Posted by: Dr Churchill | April 12, 2020

Books are a Man’s best friend in difficult times of solitary confinement like today…

How about starting a new discipline and commencing a new way of spending your isolation time?

Maybe these are the days that you can make a fresh New Year’s resolution by starting belatedly to read a few books to set your mind straight.

Because methinks that great books are a salve for the Soul, asana for the Heart and a balm for the Mind, since in difficult times we all need more balm, more tisanes and more salve like parched travelers across the Empty Quarter of the Sahara desert, thirst for a drink of sweet water.

So, start reading books that inspire and reward the reader immediately when opening the cover and starting reading the first page…

Start bu reading complex and thought inspiring books like “Our Lord’s Sermon on the Mount” which is a book written by the 4th century Saint Augustine who was a Christian Philosopher and Politician from Hippo in North Africa. And as it was that when St Augustine undertook this work, because he considered chapters 5–7 of the Gospel of Matthew (the Sermon on the Mount) “a perfect standard of the Christian life” — it changed his own life as well as the lives of all those around him, so imagine what it can do for your Life is you were to read it…

Another great book is “The City of God” again by St Augustine, which is a treasure of the interior conflict between our beliefs and our reality. And because in “The city of God” St Augustine, rails against the pagans often called “The City of God” it is in this book of Christian philosophy written in Latin by Augustine of Hippo in the early 5th century on the year of the Lord 465 AD, it is strangely relevant today in a way that few ancient manuscripts can still be really relevant in our strained and interesting times.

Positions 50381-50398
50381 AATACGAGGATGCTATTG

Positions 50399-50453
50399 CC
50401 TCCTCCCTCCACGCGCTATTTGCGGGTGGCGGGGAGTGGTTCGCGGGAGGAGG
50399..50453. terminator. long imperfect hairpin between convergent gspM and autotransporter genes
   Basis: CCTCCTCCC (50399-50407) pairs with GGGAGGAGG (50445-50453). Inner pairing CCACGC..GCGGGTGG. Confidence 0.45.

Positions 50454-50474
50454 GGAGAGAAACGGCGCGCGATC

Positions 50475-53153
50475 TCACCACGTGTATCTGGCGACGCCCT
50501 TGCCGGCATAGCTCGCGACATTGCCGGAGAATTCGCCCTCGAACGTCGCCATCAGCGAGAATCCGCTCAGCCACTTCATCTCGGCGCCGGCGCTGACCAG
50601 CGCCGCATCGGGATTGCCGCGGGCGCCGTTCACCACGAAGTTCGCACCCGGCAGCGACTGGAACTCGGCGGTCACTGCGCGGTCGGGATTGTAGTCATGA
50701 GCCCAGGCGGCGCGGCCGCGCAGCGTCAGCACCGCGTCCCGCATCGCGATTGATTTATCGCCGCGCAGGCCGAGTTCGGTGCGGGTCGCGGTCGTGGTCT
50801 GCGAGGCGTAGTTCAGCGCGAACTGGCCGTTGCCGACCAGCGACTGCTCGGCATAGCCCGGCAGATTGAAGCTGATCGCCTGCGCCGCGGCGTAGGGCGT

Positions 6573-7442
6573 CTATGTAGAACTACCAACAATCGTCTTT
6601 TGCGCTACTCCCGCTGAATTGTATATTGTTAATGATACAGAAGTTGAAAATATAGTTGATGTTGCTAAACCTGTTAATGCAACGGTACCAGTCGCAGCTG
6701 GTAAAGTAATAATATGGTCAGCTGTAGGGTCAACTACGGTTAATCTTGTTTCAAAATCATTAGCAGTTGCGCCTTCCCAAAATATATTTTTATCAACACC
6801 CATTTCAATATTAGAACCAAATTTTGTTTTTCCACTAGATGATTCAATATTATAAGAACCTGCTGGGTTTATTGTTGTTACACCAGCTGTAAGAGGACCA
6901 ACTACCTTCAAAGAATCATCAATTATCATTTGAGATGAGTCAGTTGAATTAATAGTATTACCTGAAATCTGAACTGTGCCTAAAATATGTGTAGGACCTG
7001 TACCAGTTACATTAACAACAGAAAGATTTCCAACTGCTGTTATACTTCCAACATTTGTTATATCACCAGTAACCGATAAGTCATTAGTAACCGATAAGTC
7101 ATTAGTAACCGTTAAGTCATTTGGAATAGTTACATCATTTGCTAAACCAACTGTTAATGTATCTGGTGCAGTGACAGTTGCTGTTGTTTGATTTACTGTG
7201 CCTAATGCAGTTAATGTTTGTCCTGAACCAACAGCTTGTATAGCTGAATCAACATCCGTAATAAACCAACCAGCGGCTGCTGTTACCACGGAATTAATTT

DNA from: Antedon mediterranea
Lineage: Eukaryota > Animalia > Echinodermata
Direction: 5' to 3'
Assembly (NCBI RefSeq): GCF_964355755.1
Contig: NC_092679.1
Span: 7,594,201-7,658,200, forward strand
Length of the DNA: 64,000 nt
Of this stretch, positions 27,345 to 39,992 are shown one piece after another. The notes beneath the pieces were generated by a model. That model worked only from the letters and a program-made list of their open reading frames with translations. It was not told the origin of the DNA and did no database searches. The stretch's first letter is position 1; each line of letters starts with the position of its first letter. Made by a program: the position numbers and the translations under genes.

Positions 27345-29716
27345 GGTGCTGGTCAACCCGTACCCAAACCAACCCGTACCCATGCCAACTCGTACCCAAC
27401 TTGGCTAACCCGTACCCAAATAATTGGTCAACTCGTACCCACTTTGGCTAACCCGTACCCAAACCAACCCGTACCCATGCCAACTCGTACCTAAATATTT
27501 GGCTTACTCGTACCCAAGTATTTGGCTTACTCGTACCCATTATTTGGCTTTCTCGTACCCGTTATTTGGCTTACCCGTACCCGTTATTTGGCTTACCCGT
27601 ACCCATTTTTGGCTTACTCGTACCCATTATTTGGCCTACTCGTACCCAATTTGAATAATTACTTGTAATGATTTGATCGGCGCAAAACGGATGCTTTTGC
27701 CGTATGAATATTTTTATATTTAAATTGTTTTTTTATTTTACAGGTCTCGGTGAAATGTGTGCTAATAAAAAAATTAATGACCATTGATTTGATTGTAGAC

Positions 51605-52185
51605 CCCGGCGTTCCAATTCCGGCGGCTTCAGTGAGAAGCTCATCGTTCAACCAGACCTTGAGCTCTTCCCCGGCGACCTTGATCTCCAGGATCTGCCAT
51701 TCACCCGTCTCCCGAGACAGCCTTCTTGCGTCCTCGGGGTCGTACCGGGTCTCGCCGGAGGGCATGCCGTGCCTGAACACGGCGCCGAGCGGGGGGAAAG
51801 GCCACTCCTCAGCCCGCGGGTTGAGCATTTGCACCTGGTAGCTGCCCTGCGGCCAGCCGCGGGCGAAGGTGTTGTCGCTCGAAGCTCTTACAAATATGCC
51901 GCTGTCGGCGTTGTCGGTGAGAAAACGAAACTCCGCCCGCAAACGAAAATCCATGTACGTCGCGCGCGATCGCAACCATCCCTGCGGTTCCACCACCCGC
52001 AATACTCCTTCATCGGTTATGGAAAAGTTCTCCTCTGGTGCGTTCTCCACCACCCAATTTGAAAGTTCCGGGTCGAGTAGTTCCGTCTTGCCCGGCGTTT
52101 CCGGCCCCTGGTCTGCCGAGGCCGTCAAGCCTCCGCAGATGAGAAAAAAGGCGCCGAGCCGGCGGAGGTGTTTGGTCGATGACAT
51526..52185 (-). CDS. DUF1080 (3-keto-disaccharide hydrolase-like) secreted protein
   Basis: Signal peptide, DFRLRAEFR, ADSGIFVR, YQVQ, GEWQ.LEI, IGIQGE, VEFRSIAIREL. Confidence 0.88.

Of course, we can always re-read “Utopia” by Thomas More, which is a work of fiction and socio-political satire written by Thomas More in Latin and translated in English and published in England on the year of the Lord 1516 AD. “Utopia” (Libellus vere aureus, nec minus salutaris quam festivus, de optimo rei publicae statu deque nova insula Utopia) “A little, true book, not less beneficial than enjoyable, about how things should be in the new island Utopia” is a work of fiction and socio-political satire by Thomas More (1478–1535), written in Latin and published in 1516. The book is a frame narrative primarily depicting a fictional island society and its religious, social, and political customs. Many aspects of More’s description of Utopia are reminiscent of life in monasteries.